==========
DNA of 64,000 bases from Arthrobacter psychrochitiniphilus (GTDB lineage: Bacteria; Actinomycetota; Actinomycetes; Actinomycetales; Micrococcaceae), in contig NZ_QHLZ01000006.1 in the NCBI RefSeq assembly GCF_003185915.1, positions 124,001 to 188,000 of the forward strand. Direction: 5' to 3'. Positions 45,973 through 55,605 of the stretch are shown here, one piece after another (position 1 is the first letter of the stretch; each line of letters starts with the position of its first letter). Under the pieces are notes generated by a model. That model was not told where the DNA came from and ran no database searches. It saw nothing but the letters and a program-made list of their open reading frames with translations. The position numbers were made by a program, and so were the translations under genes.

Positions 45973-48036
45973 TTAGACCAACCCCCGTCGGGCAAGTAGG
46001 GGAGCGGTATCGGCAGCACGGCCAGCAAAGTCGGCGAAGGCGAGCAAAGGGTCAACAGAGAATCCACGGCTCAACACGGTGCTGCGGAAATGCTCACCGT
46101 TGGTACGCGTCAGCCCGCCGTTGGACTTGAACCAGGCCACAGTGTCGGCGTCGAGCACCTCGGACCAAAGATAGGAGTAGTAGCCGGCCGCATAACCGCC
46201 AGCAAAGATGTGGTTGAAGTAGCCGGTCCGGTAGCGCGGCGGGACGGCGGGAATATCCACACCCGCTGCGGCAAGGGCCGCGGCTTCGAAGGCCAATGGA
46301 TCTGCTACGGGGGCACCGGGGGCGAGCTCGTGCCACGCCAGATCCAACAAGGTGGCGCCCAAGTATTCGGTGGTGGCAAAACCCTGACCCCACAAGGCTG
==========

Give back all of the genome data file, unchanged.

DNA of 64,000 bases from Arthrobacter psychrochitiniphilus (GTDB lineage: Bacteria; Actinomycetota; Actinomycetes; Actinomycetales; Micrococcaceae), in contig NZ_QHLZ01000006.1 in the NCBI RefSeq assembly GCF_003185915.1, positions 124,001 to 188,000 of the forward strand. Direction: 5' to 3'. Positions 45,973 through 55,605 of the stretch are shown here, one piece after another (position 1 is the first letter of the stretch; each line of letters starts with the position of its first letter). Under the pieces are notes generated by a model. That model was not told where the DNA came from and ran no database searches. It saw nothing but the letters and a program-made list of their open reading frames with translations. The position numbers were made by a program, and so were the translations under genes.

Positions 45973-48036
45973 TTAGACCAACCCCCGTCGGGCAAGTAGG
46001 GGAGCGGTATCGGCAGCACGGCCAGCAAAGTCGGCGAAGGCGAGCAAAGGGTCAACAGAGAATCCACGGCTCAACACGGTGCTGCGGAAATGCTCACCGT
46101 TGGTACGCGTCAGCCCGCCGTTGGACTTGAACCAGGCCACAGTGTCGGCGTCGAGCACCTCGGACCAAAGATAGGAGTAGTAGCCGGCCGCATAACCGCC
46201 AGCAAAGATGTGGTTGAAGTAGCCGGTCCGGTAGCGCGGCGGGACGGCGGGAATATCCACACCCGCTGCGGCAAGGGCCGCGGCTTCGAAGGCCAATGGA
46301 TCTGCTACGGGGGCACCGGGGGCGAGCTCGTGCCACGCCAGATCCAACAAGGTGGCGCCCAAGTATTCGGTGGTGGCAAAACCCTGACCCCACAAGGCTG